Feeds

Mexico to Apple: You WILL NOT use the name 'iPhone' here

We don' need no stinkin' badge lawsuits

The essential guide to IT transformation

Apple has lost the right to use the word "iPhone" in Mexico after its trademark lawsuit against Mexican telco iFone backfired.

Judges sitting in Mexico's 18th District Appellate Court have ruled that iFone is the only company allowed to use the "iPhone" or "iFone" brands in the North American country.

The decision marks the end of a three-year trademark battle launched by Apple in 2009. It was an unwise move. iFone registered its trademark in 2003, Apple registered iPhone in 2007. Unable to argue that iFone was too similar to iPhone, Apple lost its lawsuit. iFone then countersued and won. Apple appealed last week and was rebuffed by the court, according to newspaper El Universal.

As a result Apple lost the right to trade using the iPhone brand, and the ruling could be applied retroactively: iFone may be able to claim a cut of the profits Apple has made using the iPhone name in Mexico since it launched five years ago.

iFone's lawyer Eduardo Gallástegui told the Mexican newspaper that the next stage of the legal process will involve cheques from Apple. Here's a rough translation:

All that remains is processing claims for invasion of brand. Additionally, they face a sanction of up to 20,000 days at minimum wage rate, and iFone shall be entitled to claim compensation for damage caused by the invasion of their brand. These damages may not be less than 40 per cent of the sales of iPhone services in Mexico, as provided by law.

Presumably Apple is going to have to reach deep into itds record-breaking profits to smooth this one over. And after this ruling, it will have few cards to play when brokering a deal with iFone to licence the trademark in future. It's not great timing, with the iPhone 5 due to arrive in Mexico later today.

Coming within a week of Apple's humiliating public apology in UK over a patent lawsuit that it lost, Apple's habit of launching aggressive lawsuits is starting to bite it on the bum. ®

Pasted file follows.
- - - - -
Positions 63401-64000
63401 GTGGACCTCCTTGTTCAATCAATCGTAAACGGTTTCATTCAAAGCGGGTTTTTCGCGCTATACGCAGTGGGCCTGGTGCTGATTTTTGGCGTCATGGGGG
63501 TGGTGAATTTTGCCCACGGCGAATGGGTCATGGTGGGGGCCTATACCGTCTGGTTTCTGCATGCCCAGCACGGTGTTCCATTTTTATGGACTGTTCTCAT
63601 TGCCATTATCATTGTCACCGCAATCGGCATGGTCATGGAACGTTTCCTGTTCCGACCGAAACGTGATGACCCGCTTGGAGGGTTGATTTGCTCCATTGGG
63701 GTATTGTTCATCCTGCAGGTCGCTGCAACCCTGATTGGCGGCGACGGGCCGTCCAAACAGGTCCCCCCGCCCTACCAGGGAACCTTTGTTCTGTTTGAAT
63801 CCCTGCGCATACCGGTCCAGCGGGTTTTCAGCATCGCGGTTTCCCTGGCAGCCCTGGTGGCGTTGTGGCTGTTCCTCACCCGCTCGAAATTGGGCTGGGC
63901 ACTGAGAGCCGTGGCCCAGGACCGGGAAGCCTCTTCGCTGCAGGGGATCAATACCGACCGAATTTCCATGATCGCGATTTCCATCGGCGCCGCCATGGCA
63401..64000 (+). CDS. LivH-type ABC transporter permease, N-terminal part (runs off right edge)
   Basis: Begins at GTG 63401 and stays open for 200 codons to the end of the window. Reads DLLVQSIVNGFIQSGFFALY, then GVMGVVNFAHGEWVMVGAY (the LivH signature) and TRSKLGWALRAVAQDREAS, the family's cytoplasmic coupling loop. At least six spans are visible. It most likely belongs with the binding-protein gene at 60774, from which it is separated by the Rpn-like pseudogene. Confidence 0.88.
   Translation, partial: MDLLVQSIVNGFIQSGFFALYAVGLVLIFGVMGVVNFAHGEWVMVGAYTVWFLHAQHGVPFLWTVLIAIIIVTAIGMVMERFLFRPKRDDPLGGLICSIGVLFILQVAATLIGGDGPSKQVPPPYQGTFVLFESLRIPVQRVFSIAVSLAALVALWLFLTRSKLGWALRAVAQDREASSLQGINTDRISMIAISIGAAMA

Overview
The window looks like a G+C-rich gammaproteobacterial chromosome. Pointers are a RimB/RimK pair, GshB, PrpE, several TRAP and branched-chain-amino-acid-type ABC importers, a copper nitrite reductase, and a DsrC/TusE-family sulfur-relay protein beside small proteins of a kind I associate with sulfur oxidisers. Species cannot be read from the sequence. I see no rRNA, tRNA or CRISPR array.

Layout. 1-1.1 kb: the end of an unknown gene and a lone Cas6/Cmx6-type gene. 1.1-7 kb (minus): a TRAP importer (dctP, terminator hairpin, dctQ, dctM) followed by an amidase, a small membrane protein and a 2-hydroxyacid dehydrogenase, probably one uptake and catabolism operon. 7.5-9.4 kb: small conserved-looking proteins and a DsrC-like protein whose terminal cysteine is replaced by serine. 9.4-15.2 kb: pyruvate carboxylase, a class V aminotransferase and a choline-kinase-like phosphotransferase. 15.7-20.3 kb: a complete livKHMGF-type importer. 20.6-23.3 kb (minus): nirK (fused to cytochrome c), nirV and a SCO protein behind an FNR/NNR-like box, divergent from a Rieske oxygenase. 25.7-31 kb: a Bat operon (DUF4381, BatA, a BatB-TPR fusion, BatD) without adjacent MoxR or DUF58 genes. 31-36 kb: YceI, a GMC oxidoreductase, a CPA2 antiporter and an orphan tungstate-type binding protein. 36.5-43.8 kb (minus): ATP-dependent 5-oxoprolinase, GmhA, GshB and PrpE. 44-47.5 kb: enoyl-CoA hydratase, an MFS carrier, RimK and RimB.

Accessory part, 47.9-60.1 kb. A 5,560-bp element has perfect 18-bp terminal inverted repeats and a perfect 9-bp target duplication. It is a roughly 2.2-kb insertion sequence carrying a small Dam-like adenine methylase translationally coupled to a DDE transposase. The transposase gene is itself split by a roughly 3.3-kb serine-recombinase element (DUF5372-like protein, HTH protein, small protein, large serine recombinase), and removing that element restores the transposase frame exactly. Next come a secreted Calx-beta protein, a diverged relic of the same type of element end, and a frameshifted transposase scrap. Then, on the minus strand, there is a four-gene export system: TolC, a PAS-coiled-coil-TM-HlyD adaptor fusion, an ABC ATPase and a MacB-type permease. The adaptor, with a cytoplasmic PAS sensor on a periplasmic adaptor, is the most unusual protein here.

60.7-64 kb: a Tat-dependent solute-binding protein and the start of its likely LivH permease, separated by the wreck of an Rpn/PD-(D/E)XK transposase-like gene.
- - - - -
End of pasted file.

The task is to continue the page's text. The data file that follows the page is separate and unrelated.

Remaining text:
The essential guide to IT transformation

More from The Register

next story
GCHQ protesters stick it to British spooks ... by drinking urine
Activists told NOT to snap pics of staff at the concrete doughnut
Britain's housing crisis: What are we going to do about it?
Rent control: Better than bombs at destroying housing
Top beak: UK privacy law may be reconsidered because of social media
Rise of Twitter etc creates 'enormous challenges'
Redmond resists order to hand over overseas email
Court wanted peek as related to US investigation
What do you mean, I have to POST a PHYSICAL CHEQUE to get my gun licence?
Stop bitching about firearms fees - we need computerisation
Ex US cybersecurity czar guilty in child sex abuse website case
Health and Human Services IT security chief headed online to share vile images
NZ Justice Minister scalped as hacker leaks emails
Grab your popcorn: Subterfuge and slur disrupts election run up
We need less U.S. in our WWW – Euro digital chief Steelie Neelie
EC moves to shift status quo at Internet Governance Forum
prev story

Whitepapers

Implementing global e-invoicing with guaranteed legal certainty
Explaining the role local tax compliance plays in successful supply chain management and e-business and how leading global brands are addressing this.
Endpoint data privacy in the cloud is easier than you think
Innovations in encryption and storage resolve issues of data privacy and key requirements for companies to look for in a solution.
Why cloud backup?
Combining the latest advancements in disk-based backup with secure, integrated, cloud technologies offer organizations fast and assured recovery of their critical enterprise data.
Consolidation: The Foundation for IT Business Transformation
In this whitepaper learn how effective consolidation of IT and business resources can enable multiple, meaningful business benefits.
High Performance for All
While HPC is not new, it has traditionally been seen as a specialist area – is it now geared up to meet more mainstream requirements?